Why Christian Porter and Scott Morrison are utterly wrong about the ‘rule of law’

Mr Porter may lose more of his ministerial responsibilities while his defamation case against the ABC runs.

Mr Porter may lose more of his ministerial responsibilities while his defamation case against the ABC runs.

The appeal for protection under the “rule of law” made recently by Scott Morrison and Christian Porter is not only a bad argument, it tends to undermine the rule of law.

At its heart the rule of law is a simple concept. It reflects the idea that in a society like ours there is a presumption that we live and co-exist under a system of identifiable laws – hence John Adams’ famous aphorism that we live under “a government of laws and not men”.

Now it may well be that you do not agree with all of the laws – that is what a democracy is all about. But like them or not, you are bound by them. And this comes back to the key issue in relation to the rule of law – our laws apply equally to all of us.

It is often said that no one is above the law, but it is just as important to understand that under the rule of law, no one is below the law.

The most important component of the rule of law is that it operates to protect the most vulnerable and underprivileged in our community.

The law applies with equal force to the most powerful legal officer in the land – the Attorney-General – as it does to the powerless. That is the rule of law.

So what are Morrison and Porter talking about when they refer to the “rule of law” preventing further investigation into the recent turmoil? What do they mean when they suggest that a further inquiry would be contrary to the “rule of law”?

Well, I have no idea.

There is nothing incompatible with the rule of law in conducting an inquiry of this kind.

A properly-designed inquiry could be held concurrently without compromising or trespassing upon anyone’s rights, including Porter’s.

If it could have that effect then the judges of the High Court would never have permitted an inquiry into the allegations surrounding Justice Dyson Heydon.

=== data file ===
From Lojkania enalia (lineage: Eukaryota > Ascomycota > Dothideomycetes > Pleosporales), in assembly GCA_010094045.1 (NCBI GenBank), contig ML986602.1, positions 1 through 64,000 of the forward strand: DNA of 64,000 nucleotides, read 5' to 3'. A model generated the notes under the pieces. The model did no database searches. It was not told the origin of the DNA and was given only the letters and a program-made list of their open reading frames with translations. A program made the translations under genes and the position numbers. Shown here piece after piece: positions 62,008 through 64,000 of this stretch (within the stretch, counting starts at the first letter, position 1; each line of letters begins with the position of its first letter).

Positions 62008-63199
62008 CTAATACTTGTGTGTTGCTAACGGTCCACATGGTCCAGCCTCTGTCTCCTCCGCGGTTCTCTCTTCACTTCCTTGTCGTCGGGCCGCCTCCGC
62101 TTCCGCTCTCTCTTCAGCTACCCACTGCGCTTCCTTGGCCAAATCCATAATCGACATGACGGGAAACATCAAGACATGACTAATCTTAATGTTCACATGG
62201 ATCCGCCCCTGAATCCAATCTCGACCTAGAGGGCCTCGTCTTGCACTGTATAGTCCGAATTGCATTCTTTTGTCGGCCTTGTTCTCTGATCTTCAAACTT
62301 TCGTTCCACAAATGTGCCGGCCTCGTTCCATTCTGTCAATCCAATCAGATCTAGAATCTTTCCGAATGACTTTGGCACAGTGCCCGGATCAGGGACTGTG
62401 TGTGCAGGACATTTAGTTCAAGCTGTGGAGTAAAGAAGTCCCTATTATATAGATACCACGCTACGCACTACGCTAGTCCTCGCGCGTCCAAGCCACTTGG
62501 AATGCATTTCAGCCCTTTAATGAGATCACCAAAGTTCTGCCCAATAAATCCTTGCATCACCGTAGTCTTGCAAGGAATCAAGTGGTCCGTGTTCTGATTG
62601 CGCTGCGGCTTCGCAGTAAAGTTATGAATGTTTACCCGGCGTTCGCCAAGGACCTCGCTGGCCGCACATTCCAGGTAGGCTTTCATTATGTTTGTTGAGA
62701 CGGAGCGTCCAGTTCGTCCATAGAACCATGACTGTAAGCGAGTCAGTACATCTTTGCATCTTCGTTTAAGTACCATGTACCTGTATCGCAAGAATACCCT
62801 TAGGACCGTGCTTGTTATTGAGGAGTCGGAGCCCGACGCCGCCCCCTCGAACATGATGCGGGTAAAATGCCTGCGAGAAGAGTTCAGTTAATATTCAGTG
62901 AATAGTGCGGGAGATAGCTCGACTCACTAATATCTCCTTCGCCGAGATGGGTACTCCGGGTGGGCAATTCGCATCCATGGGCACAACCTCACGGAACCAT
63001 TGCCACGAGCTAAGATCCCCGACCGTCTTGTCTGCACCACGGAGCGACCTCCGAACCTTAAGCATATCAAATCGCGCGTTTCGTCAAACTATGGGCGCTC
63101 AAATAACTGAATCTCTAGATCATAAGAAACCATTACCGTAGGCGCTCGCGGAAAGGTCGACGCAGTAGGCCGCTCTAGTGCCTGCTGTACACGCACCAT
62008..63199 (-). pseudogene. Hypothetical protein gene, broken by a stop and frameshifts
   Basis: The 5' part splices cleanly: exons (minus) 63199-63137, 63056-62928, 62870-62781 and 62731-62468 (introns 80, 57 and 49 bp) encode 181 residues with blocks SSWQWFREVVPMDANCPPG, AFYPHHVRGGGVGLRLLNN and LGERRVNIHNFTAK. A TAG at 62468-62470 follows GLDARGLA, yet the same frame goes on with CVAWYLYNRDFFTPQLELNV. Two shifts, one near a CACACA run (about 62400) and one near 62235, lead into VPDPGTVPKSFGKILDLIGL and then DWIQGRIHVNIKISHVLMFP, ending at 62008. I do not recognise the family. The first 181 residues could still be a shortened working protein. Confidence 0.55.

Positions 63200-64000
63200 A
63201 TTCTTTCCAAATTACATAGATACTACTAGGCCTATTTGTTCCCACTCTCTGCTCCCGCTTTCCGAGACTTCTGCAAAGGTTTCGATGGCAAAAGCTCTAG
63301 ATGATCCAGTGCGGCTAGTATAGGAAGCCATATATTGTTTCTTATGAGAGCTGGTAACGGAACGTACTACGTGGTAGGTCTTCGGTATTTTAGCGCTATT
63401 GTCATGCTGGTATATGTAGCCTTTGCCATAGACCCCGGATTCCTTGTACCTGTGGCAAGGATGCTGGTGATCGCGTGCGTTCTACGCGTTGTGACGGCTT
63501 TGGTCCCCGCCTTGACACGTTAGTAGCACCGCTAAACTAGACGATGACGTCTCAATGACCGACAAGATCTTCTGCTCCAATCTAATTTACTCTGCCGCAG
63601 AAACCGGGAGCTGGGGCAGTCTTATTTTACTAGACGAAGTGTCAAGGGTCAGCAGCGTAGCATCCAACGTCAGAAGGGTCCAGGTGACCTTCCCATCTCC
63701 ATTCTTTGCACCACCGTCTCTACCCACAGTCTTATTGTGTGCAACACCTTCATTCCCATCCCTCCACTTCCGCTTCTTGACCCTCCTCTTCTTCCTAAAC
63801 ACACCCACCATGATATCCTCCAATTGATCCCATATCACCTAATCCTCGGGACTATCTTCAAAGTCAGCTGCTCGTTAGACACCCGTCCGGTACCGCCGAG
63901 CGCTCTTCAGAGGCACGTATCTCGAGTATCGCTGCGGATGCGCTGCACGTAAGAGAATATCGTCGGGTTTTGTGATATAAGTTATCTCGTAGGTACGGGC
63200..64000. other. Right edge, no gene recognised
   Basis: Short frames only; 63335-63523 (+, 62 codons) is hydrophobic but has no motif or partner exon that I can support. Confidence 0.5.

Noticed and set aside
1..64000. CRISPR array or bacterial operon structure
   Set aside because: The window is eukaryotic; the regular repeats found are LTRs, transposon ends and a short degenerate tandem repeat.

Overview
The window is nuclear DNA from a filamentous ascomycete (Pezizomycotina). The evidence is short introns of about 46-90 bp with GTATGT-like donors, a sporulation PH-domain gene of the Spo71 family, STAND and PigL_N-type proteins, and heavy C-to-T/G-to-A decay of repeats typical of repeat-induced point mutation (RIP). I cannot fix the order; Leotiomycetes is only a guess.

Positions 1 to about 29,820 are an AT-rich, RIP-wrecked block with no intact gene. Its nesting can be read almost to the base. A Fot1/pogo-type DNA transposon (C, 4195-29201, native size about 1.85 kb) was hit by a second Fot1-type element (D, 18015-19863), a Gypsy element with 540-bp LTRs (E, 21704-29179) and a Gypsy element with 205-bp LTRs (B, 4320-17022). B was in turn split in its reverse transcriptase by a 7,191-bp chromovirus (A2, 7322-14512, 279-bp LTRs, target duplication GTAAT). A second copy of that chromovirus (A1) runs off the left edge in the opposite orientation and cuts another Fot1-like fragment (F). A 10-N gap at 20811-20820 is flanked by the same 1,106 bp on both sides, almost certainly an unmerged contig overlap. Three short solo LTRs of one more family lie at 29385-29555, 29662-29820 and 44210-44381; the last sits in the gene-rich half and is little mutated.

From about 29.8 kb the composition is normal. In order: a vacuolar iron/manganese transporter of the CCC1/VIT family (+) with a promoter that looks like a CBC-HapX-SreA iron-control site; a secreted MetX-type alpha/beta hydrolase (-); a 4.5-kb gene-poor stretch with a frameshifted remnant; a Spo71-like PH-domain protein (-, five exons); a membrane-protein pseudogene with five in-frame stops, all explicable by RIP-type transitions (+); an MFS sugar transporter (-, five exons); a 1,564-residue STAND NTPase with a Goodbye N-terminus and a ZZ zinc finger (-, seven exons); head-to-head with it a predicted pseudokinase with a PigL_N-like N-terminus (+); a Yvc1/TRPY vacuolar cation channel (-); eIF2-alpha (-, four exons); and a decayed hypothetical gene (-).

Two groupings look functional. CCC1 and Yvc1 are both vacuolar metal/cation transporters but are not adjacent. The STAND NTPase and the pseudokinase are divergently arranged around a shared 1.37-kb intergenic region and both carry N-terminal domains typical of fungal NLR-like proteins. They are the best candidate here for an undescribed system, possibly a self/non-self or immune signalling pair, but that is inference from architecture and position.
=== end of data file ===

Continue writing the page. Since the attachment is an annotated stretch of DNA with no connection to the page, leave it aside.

Contrary to Porter’s claim, there is nothing in the rule of law which prevents him from standing aside while proper inquiry is undertaken.

I make a recommendation: A deep sense of cynicism should arise in you as soon as a politician uses the words “rule of law” to justify preventing an examination of the facts. It happens too often.

If I was to propose a general rule in how to react to an appeal to the “rule of law” it would be this: The first side to refer to the “rule of law” is admitting that it has lost the argument on the merits.

This practice of avoiding transparency and deliberately concealing information seems endemic in the current government.

The long-promised national integrity commission has failed to appear.

Freedom of Information Act applications are routinely resisted, only to be overturned following great delay and great expense.

When the Prime Minister blurted “rule of law” he might as well have added that it was an “on-water matter”. So much for accountability.

Finally, I was especially surprised at the Attorney-General’s claim that if he stood aside the rule of law would be destroyed.

Sorry to be the one to tell you Mr Porter, but the rule of law was functioning pretty well before you ever came along, and I am confident that it will be able to survive your departure.

Geoffrey Watson SC is a former counsel assisting ICAC and Police Integrity Commissioner, Adjunct Professor of Law at University of Notre Dame, and a director at the Centre for Public Integrity.

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